The landscape of environmental influencer marketing has changed dramatically from the early days of simple product mentions and celebrity endorsements.
Image provided: Influencer marketing has evolved over the years.
Today, significant marketing budgets are allocated to influencer marketing, a marketing discipline that is increasingly being spent every year.
The evolution of the influencer marketing industry has completely changed the face of content creation and brand-creator partnerships, not only giving creators more autonomy over the content they produce and the revenue they earn, but also opening brands to new opportunities and markets and ensuring influencer investments are both measurable and meaningful.
Influencer marketing now includes a wide variety of creative content, from text to video, gifs, memes, music, and voiceovers. Influencer marketing platform, Humanz, now refers to influencers as creators, as many of them are highly skilled brand professionals whose content helps build brands through their loyal and engaged followers.
Many creators on the platform use influencer marketing to supplement their income or in some cases as their primary source of income.
Trusted creators from the Humanz platform benefit from a range of tangible rewards as they contribute positive ROI to brands, from exclusive access to free products and discounts to monthly brand ambassador retainer fees, content usage fees and affiliate payments when their followers purchase their content.
South Africa’s high unemployment rate of 35.3% is likely to prompt many young South Africans to seek alternative employment opportunities.
From influencer to creator
The shift from an ‘influencer’ to a ‘creator’ mindset is a particularly interesting shift, not only making the creator more confident in their own gifts, but also setting a new and more productive tone for marketers to create potential partnerships.
For example, where fake followers, wrong product placement and endorsements, and fraud lead to ‘influencer fatigue’ among users, influencer marketing platforms offer analytics tools that allow brands to verify their authenticity. From an influencer’s perspective, it’s equally important to have peace of mind about the brand you choose to work with.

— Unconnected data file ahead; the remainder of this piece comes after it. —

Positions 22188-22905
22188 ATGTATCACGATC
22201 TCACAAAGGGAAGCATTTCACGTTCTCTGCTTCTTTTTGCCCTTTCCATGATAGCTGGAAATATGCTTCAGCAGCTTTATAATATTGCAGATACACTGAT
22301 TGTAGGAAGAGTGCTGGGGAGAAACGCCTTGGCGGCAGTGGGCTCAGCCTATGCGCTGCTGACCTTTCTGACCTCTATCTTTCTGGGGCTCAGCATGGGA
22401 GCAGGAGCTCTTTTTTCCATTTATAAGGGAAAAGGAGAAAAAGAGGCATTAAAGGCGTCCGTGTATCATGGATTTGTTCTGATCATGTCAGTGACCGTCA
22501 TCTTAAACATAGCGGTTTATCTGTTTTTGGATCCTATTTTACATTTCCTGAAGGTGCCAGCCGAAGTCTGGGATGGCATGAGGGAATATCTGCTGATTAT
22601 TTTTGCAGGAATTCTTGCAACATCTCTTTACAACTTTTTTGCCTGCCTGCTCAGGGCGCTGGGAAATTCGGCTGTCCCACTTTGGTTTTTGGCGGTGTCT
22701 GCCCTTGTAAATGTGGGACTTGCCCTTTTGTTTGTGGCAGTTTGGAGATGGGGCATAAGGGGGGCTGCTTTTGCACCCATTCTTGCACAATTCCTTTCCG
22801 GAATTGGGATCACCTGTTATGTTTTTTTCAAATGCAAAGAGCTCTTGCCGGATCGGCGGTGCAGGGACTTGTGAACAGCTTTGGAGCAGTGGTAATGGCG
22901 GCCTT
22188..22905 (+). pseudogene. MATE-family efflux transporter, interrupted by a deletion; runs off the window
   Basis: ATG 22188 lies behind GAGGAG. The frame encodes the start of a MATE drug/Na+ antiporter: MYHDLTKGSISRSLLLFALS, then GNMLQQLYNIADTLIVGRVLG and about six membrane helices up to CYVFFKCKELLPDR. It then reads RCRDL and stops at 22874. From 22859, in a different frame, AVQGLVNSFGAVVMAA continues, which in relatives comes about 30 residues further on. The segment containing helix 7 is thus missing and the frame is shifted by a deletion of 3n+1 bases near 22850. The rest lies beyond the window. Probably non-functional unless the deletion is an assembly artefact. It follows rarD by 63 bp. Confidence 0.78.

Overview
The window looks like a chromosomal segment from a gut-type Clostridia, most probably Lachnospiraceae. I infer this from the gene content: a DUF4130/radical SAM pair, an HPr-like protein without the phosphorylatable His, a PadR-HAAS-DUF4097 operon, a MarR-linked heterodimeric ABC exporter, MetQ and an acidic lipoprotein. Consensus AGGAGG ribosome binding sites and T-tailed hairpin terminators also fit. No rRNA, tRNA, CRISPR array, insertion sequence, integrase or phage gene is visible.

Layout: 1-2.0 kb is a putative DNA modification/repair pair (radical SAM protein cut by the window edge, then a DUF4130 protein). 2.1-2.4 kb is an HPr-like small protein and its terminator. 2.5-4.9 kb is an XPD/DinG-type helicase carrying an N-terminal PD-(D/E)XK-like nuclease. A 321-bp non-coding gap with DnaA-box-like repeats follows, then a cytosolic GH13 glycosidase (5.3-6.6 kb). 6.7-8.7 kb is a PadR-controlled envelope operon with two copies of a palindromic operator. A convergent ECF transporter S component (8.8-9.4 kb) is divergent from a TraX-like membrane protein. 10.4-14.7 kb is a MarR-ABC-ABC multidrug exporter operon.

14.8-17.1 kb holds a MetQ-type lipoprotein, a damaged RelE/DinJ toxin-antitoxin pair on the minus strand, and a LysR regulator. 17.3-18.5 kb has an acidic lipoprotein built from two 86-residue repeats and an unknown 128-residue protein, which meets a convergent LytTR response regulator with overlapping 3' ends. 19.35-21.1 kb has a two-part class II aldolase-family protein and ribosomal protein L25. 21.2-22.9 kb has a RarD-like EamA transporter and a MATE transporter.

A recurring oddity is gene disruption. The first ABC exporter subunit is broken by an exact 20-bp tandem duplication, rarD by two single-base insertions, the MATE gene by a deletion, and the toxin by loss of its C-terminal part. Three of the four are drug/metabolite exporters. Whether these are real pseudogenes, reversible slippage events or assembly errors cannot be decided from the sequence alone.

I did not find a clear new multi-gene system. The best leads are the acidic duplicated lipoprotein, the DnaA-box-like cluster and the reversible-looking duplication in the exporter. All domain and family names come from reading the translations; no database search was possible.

A creative shift in mindset makes room for more authentic relationships with brands that consumers know and can trust. And, when it comes to brand trust, consumers have made themselves abundantly clear – the creator’s opinion carries more weight. A recent study found that 63% of consumers surveyed are more likely to trust what influencers say about brands than what brands say about themselves.
In addition, the introduction of the Social Media Code of Conduct in South Africa, which regulates brands and influencers, has helped to ensure full transparency to audiences, holding both brands and creators accountable to each other and the public for the content they post and promote. .
Bottom line – creators facilitate sales
The popularity of social commerce has increased over the past few quarters – indeed, the South African Social Commerce Market Intelligence Report predicts that the sector will grow by 107.8% annually to reach $1,066.2m by 2022, with constant growth expected in between. And 2028.
Following the examples and successes of celebrities – such as Amanda du Pont, who used social media to gain awareness and launched a campaign for her new skin care and beauty line LeLive – many creators, and consequently brands, are realizing the power of the power. They sell through their social media profiles.
From a brand perspective, the ability to measure the return on investment of these interventions and track the customer journey from creative content to sales is no longer a nice-to-have, but a must-have.
Creators can also track how their posts are performing against campaign objectives, giving brands a clearer picture of how their influencer investments are performing.